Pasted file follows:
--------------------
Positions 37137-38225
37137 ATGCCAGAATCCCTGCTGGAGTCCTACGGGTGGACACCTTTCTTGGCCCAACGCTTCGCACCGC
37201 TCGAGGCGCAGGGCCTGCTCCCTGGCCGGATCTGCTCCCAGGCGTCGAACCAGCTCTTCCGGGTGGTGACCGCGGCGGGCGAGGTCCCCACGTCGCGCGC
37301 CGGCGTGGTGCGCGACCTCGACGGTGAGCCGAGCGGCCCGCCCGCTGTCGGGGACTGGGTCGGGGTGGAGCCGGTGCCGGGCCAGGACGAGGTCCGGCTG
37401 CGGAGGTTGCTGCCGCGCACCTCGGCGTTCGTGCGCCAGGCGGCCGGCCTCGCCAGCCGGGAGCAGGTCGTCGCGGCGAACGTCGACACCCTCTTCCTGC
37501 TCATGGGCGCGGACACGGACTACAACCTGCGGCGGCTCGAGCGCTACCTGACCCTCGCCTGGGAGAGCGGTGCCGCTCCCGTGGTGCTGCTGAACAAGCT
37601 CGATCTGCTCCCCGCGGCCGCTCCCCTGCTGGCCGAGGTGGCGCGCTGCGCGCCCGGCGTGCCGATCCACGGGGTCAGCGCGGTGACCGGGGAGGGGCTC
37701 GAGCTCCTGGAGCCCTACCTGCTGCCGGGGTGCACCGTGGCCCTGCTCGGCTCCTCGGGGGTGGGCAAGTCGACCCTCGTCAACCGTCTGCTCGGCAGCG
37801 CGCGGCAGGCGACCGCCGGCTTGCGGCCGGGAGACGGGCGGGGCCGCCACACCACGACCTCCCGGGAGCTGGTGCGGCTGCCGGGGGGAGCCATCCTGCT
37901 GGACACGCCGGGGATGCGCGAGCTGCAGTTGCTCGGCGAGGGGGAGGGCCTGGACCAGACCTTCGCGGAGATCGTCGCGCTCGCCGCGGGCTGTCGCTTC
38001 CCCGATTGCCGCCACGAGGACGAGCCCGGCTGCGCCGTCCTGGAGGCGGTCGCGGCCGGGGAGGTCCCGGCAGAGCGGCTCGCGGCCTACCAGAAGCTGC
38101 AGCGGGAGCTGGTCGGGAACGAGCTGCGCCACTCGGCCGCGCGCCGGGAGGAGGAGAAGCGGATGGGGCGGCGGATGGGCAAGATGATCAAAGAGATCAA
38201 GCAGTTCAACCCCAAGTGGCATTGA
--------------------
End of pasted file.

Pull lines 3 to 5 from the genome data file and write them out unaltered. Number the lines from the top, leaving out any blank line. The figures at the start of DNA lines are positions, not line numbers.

37201 TCGAGGCGCAGGGCCTGCTCCCTGGCCGGATCTGCTCCCAGGCGTCGAACCAGCTCTTCCGGGTGGTGACCGCGGCGGGCGAGGTCCCCACGTCGCGCGC
37301 CGGCGTGGTGCGCGACCTCGACGGTGAGCCGAGCGGCCCGCCCGCTGTCGGGGACTGGGTCGGGGTGGAGCCGGTGCCGGGCCAGGACGAGGTCCGGCTG
37401 CGGAGGTTGCTGCCGCGCACCTCGGCGTTCGTGCGCCAGGCGGCCGGCCTCGCCAGCCGGGAGCAGGTCGTCGCGGCGAACGTCGACACCCTCTTCCTGC